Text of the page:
Jessica Grajeda Designs
What's in a Logo?
Updated: Dec 2, 2022
You’ve seen these famous logos countless times over your life, as they represent many well-known brands around the world. But how well do you know their secrets? With the purpose of a logo to be a single visual element that brings familiarity to the brand’s product, companies go through a carefully selected creation process for them. This could be to influence the psychology of consumers, represent their core values, or some other mysterious meaning. Although you see these popular logos and rarely think about why they look the way they do, there is a deep-rooted meaning behind each of them.
Therefore, this article is the perfect read if you’re looking for some logo inspiration or just browsing out of pure curiosity. Dive into these 15 famous logos and discover their hidden meanings:
You don’t have to look deeply into the symbolism behind the world-renowned logo of Amazon to notice the orange arrow. However, were you aware that is has two clever meanings? First, the arrow starts at the letter “A” and ends at the letter ”Z” to show that the company sells nearly every product you can name in the entire alphabet. This arrow also represents a smile with a little dimple on the side, to evoke the happiness of customers that shop their products.
The leading brand among children has always left a personal touch with its audience. What better way to represent such connection then portraying their logo as a representation of Mr. Disney’s very own signature? Although this “handwriting” is, in fact, nothing like the founder’s, it still embodies his vision in the magical way that Disney has always done a wonderful job of capturing.
Here’s a popular logo that needs no introduction. This iconic symbol is recognized worldwide, even without the company’s name attached to it anymore. Commonly known as the ‘swoosh,’ this logo has a much deeper meaning (and it’s not a checkmark, as commonly guessed by many). Nike is actually a Greek goddess that personifies victory. When logo designer, Carolyn Davidson, created this design in 1971, she thought to represent the goddess’ wing as an indication of movement and speed. It’s worth adding: she was paid a mere $35.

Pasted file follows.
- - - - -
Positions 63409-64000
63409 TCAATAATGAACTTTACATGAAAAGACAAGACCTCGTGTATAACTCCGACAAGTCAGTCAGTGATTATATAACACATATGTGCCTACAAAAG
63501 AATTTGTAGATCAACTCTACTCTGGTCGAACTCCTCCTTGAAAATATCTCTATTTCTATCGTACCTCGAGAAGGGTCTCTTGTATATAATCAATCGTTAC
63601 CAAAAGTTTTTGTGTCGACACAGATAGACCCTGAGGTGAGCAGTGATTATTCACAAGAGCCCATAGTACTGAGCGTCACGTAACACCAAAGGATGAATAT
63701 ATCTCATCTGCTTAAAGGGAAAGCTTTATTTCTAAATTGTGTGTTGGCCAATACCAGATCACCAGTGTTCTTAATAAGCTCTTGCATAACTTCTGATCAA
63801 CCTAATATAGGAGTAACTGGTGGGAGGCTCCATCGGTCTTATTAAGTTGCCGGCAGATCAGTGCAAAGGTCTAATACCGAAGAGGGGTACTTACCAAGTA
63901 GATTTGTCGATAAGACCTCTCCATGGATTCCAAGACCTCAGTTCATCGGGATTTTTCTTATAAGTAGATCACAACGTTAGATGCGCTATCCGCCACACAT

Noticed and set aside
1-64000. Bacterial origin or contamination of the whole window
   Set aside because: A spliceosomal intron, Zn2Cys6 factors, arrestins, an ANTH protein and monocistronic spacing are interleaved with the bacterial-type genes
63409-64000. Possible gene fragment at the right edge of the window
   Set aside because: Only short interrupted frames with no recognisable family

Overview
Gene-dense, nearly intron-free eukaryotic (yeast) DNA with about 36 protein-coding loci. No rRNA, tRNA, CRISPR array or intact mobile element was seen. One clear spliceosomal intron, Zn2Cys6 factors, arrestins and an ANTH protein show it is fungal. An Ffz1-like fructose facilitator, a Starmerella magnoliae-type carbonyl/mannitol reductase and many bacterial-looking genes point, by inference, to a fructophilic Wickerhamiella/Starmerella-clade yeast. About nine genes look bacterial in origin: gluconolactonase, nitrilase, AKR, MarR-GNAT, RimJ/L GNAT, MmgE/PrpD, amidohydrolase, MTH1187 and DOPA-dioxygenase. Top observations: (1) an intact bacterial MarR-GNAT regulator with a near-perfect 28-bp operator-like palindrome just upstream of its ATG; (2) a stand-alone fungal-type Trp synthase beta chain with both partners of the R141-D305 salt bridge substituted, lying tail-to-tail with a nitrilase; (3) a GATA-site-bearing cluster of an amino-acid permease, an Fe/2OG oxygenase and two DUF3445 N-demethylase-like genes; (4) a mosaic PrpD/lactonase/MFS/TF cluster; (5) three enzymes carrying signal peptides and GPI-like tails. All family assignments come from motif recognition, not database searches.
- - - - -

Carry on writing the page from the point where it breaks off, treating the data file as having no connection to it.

What’s the first thing that comes to mind when you think of the second largest fast food chain in the world? Look no further than Burger King’s logo. This brand placed their name as the meat between two bun halves to ensure that they remain the king when it comes to their famously known product: Hamburgers. Encompassed in a blue circle, these lively colors are meant to attract people of all ages to their fast food chains.
There is a great conspiracy behind this timeless logo known to even those outside of the fashion world. Could the interlocking C’s represent Coco Chanel’s business (and life) partner, Arthur “Boy” Capel, the primary inspiration for her collection? Or how about the original logo of the Château de Crémat, a famous vineyard in Nice, France where the designer, Coco Chanel, spent some time? Or maybe the symbol on the stain-glass doorways of the Aubazine Chapel in France where she lived as an orphan during her childhood? It could just be the first letters of her name. No one is quite certain, yet it’s clear that this logo has stood the test of time since its unchanged creation in 1925.
This Spanish lollipop company’s logo is especially unique as it was designed by the famous surrealist, Salvador Dalí in 1969. He chose to create a bright colored daisy design to not only draw attention but also because it fits perfectly on the top of a round lollipop when centered on the wrapper in the candy’s packaging. This is also what Mr. Dali suggested would be the best placement for it so that the logo is always prominent.
Fun fact: The company’s name comes from the Spanish verb “chupar,” which translated to English means “to lick.”